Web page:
1. Specific statutorily-permissible suggestions regarding how the Bureau currently allows consumers to submit complaints and inquiries, including:
a. Should the Bureau require consumers to classify their submission affirmatively as a consumer complaint or inquiry prior to submission?
b. How should the Bureau explain the difference between a consumer complaint and a consumer inquiry to consumers at the point of submission?
c. Should the Bureau develop a process for companies to reclassify consumers' submissions? If so, what criteria should the Bureau establish to help companies differentiate consumer complaints from consumer inquiries?
2. Specific statutorily-permissible suggestions regarding the Bureau's consumer complaint processes, including:
a. The Bureau currently receives complaints via six channels: Website, referral from Federal and State entities/agencies, telephone, mail, fax, and email. Should the Bureau add or discontinue any channels for accepting complaints?
b. Consistent with the Dodd-Frank Act's definition of “consumer,” the Bureau currently allows consumers to authorize someone else (e.g., lawyer, advocate, power of attorney) to submit complaints on their behalf. Should the Bureau expand, limit, or maintain the ability of authorized third parties to submit complaints?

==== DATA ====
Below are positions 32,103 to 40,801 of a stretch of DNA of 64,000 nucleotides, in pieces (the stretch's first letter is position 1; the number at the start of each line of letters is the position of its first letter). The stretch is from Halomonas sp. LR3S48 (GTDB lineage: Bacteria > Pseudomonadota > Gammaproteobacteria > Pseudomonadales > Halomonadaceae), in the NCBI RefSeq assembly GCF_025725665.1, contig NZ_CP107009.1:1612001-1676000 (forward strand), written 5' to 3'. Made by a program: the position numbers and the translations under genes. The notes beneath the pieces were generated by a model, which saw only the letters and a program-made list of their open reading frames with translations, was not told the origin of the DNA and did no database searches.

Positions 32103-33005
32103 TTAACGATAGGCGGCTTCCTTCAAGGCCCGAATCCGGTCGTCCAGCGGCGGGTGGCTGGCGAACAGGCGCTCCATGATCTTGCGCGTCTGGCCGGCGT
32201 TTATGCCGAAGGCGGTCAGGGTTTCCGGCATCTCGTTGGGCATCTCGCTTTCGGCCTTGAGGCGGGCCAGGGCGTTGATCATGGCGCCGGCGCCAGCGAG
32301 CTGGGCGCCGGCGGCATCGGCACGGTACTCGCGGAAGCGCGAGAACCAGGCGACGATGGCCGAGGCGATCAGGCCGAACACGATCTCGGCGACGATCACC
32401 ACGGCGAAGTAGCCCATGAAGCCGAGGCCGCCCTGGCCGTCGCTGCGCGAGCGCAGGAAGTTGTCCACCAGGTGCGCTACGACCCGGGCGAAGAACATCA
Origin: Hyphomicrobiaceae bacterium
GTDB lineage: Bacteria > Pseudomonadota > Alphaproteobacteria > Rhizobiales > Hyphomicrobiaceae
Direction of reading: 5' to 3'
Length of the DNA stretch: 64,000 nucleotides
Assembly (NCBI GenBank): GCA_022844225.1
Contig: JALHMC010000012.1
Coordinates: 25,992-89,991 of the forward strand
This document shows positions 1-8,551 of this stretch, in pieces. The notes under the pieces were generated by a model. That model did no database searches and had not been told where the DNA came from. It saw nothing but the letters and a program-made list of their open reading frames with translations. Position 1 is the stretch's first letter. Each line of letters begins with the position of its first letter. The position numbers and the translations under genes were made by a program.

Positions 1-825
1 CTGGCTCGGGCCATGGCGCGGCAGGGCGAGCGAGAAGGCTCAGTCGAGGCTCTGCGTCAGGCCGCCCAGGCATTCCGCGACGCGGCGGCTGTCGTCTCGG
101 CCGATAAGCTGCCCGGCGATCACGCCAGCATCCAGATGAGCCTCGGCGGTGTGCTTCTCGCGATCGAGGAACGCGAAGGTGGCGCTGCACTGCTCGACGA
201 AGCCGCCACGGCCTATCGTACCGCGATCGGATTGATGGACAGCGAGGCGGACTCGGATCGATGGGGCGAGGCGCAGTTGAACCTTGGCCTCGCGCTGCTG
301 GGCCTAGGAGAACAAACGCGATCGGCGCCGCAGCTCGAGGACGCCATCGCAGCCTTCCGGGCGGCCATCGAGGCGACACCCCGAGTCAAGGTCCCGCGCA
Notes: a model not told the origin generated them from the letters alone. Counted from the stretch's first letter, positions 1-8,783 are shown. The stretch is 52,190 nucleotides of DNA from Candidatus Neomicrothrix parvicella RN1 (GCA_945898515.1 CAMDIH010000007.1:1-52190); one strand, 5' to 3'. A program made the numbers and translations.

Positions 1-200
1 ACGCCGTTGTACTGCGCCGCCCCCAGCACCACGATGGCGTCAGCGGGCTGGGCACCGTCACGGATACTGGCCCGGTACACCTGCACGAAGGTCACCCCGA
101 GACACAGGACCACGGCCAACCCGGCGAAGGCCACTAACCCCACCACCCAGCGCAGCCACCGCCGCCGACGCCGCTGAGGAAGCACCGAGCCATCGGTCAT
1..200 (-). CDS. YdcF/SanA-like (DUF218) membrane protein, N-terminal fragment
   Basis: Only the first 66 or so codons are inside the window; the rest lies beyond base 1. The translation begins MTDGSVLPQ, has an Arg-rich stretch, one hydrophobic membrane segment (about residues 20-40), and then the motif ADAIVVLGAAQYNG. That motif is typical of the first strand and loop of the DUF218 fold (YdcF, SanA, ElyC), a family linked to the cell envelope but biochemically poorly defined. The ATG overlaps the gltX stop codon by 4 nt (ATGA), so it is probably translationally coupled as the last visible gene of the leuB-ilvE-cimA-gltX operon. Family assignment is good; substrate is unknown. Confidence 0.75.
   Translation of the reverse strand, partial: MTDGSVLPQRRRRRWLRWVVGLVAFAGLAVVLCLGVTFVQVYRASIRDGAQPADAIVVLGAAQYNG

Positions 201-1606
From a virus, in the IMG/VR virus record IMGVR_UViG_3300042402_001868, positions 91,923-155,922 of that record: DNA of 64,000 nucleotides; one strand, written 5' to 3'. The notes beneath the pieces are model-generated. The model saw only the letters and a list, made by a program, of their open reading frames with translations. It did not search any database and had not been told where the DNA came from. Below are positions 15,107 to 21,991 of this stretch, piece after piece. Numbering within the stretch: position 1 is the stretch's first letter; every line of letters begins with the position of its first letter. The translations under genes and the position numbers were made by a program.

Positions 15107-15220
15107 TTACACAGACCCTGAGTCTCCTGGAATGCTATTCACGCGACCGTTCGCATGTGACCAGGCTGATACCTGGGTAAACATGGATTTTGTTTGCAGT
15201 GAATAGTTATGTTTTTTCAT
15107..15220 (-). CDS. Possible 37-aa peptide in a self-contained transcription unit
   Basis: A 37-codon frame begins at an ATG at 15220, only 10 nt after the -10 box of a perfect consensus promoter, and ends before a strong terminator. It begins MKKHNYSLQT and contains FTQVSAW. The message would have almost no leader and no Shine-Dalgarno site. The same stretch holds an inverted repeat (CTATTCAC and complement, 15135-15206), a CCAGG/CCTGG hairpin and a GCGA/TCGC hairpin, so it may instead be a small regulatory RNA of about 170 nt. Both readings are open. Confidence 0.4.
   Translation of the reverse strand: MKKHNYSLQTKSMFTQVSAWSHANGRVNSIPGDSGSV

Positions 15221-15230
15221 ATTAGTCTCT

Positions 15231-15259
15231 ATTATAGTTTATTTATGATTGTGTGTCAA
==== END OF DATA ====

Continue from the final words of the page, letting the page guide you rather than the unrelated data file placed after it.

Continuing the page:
3. Specific statutorily-permissible suggestions regarding the Bureau's consumer inquiry processes, including:
a. The Bureau currently accepts consumer inquiries via telephone and mail. Should the Bureau add or discontinue any channels for accepting inquiries?
b. Should the Bureau develop web chat systems to support consumers' submission of inquiries?
c. Should the Bureau develop a process for companies to provide timely responses to consumer inquiries sent to them by the Bureau? If so, how should the Bureau balance its objective of providing timely and understandable information to consumers 
with its objective of reducing unwarranted regulatory burden on companies? 
d. Should the Bureau publish data about consumer inquiries? If so, what types of data or analyses about consumer inquiries should be shared with the public?
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Dated: April 10, 2018.
Acting Director, Bureau of Consumer Financial Protection.
[FR Doc. 2018-07943 Filed 4-16-18; 8:45 am]